With a time change weekend now safely behind us, I'm reminded of a couple from earlier in my career.
In the late 1990s, I was a mainframe operator for one of the larger players in the IT industry. I'd been in operations for a few years and had quickly risen to No. 2 man on the totem pole.
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I was a little distressed over my manager worrying so much that our top dog (I'll call him Bob) would be out of town during the coming time change. We were responsible for 10 mainframe systems and had never run a time change weekend without at least two of our top operators on shift. I pointed out to him that I'd worked a couple time changes already and that I'd worked through plenty of maintenance weekends and major disasters without Bob there. While few people were as good as Bob, I told my manager that I'd certainly proven myself time and again and that he could feel confident with me leading the shift.
As it turned out, there was really nothing to worry about. The time change went off without a hitch. It went so well, in fact, that our datacenter manager sent out a glowing note of thanks to the team. But then he took the rare step of singling out a team member. He said that he was proud of everyone's efforts, but that one person in particular had outshone the rest and deserved an extra round of applause for his dedication and efforts over the weekend. I got goosebumps reading the note, right up until I realized he was talking about Bob -- even though Bob was 300 miles away and likely not even conscious during the time change.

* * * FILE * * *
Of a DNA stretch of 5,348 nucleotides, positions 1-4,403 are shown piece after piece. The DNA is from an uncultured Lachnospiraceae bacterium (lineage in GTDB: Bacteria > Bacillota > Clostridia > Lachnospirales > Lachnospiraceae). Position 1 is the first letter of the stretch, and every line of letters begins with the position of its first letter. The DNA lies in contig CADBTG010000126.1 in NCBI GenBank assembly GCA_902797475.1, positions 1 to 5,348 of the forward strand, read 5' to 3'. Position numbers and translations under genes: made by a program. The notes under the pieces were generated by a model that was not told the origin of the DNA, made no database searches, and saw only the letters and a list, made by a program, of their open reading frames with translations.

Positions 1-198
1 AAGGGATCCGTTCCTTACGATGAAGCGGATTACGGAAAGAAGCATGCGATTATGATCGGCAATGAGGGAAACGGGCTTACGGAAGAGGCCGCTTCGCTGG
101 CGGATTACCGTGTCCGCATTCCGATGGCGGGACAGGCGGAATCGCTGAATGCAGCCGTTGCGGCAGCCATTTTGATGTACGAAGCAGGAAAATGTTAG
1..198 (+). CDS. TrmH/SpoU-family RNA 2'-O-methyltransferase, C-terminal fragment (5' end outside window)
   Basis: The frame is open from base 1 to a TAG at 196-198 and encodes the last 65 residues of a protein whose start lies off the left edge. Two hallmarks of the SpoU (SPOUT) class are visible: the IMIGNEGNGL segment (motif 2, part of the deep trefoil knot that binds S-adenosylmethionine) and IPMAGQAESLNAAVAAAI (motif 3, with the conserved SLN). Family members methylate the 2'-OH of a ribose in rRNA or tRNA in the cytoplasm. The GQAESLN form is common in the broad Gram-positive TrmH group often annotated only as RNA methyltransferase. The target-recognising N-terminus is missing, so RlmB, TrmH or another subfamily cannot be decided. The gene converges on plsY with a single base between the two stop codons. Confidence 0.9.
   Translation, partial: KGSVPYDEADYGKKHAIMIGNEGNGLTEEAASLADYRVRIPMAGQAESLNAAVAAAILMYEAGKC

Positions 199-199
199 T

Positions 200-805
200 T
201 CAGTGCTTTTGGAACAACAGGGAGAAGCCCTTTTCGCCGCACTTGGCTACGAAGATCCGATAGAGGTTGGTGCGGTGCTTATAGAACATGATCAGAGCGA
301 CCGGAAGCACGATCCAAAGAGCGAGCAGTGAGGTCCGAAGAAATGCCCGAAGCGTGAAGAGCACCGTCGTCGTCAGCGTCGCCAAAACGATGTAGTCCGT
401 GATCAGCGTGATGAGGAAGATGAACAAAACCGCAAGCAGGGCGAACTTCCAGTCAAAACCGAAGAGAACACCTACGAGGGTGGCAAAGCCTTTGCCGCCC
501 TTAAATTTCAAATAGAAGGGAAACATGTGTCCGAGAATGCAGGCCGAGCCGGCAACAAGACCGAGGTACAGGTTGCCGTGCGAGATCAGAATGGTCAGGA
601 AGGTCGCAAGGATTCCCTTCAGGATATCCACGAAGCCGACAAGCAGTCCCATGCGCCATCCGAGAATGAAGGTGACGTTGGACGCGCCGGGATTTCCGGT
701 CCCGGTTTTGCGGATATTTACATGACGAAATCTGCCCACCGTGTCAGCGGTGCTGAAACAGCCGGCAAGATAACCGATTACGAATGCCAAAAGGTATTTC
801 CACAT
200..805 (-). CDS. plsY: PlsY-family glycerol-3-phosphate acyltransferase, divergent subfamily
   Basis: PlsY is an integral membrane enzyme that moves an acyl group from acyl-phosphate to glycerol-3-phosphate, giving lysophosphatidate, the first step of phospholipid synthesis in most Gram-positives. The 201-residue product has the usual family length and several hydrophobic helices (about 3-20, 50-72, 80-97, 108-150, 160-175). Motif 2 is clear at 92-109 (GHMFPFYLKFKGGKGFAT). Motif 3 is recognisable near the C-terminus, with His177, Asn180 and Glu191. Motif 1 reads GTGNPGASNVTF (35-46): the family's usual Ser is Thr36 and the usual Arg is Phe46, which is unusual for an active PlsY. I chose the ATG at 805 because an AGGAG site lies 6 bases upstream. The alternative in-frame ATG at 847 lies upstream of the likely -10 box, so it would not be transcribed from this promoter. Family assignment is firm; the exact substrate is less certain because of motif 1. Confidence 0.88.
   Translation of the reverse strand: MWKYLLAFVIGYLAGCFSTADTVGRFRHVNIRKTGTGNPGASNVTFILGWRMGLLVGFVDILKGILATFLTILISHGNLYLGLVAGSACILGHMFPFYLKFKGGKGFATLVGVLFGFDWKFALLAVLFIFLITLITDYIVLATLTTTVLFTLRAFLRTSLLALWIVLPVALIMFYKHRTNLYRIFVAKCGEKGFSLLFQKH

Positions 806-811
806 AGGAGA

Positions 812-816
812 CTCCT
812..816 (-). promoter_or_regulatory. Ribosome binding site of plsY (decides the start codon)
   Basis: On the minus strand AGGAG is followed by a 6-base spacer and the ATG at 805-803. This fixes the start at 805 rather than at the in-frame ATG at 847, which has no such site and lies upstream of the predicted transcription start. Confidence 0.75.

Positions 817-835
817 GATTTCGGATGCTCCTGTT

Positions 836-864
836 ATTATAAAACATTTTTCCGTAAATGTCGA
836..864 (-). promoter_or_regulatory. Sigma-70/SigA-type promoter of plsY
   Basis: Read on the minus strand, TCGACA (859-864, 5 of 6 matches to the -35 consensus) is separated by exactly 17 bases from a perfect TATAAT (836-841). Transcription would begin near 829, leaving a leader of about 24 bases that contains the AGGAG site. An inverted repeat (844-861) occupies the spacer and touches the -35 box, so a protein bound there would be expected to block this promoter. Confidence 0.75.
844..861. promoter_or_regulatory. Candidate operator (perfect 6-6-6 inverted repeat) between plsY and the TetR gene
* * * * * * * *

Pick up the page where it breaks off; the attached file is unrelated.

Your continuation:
Having dealt with somewhat oblivious managers before, I took it all in stride. My manager noticed what happened and told me he'd tell the datacenter manager about his mistake, although I never heard anything further on the matter. It did lead to some joking and ribbing from the other operators.
A few months later, as the next time change was quickly approaching, Bob was once again scheduled to be out of town. My manager was now completely at ease with me leading the time change. He asked me if we had enough manpower and mentioned he could assign Gary to the shift.
Gary was the newest operator on the team and couldn't handle even the most basic, routine tasks. He tended to spend more time on the Internet downloading pirated games and music, and introducing viruses into the local network than doing actual work. However, his dad was an upper-level manager, so those things were typically overlooked or blamed on "the team" rather than the guilty individual. I told my manager that we'd be fine without Gary.